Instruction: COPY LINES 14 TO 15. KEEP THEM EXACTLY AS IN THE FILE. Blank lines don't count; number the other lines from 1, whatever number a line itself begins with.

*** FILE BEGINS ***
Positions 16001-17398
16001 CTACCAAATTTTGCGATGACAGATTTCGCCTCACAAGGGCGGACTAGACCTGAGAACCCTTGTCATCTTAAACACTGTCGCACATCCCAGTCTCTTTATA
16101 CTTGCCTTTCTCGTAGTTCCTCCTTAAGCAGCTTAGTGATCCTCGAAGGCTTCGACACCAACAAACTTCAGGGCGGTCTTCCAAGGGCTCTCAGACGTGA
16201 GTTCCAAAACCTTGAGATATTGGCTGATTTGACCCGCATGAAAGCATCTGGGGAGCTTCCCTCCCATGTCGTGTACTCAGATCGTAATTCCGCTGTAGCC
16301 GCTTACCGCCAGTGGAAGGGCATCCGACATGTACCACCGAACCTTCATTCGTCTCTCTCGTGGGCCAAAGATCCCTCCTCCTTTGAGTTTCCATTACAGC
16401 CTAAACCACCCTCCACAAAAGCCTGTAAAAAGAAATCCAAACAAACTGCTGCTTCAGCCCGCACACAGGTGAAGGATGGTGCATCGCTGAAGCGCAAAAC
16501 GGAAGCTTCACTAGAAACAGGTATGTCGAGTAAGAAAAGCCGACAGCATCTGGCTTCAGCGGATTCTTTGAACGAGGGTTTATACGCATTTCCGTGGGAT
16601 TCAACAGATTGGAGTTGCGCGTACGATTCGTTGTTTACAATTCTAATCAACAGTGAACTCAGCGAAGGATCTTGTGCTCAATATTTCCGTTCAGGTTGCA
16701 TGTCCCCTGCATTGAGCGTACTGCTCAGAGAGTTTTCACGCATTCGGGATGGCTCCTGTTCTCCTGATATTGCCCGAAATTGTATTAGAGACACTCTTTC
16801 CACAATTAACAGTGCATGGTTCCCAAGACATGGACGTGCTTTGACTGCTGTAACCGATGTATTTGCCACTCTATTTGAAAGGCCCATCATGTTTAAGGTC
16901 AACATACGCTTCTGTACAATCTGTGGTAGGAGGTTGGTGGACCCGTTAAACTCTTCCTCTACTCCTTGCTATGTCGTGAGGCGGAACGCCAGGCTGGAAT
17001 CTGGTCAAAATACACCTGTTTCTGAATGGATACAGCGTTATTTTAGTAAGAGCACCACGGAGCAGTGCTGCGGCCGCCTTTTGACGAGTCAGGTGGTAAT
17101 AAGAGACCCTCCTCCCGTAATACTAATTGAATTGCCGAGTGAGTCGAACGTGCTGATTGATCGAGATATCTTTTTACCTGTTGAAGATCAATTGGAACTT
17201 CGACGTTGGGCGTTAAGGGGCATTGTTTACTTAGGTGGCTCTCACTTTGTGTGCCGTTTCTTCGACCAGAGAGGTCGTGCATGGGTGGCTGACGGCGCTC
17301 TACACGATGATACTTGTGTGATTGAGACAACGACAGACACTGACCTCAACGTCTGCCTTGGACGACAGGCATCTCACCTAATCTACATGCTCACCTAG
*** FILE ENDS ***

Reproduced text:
17201 CGACGTTGGGCGTTAAGGGGCATTGTTTACTTAGGTGGCTCTCACTTTGTGTGCCGTTTCTTCGACCAGAGAGGTCGTGCATGGGTGGCTGACGGCGCTC
17301 TACACGATGATACTTGTGTGATTGAGACAACGACAGACACTGACCTCAACGTCTGCCTTGGACGACAGGCATCTCACCTAATCTACATGCTCACCTAG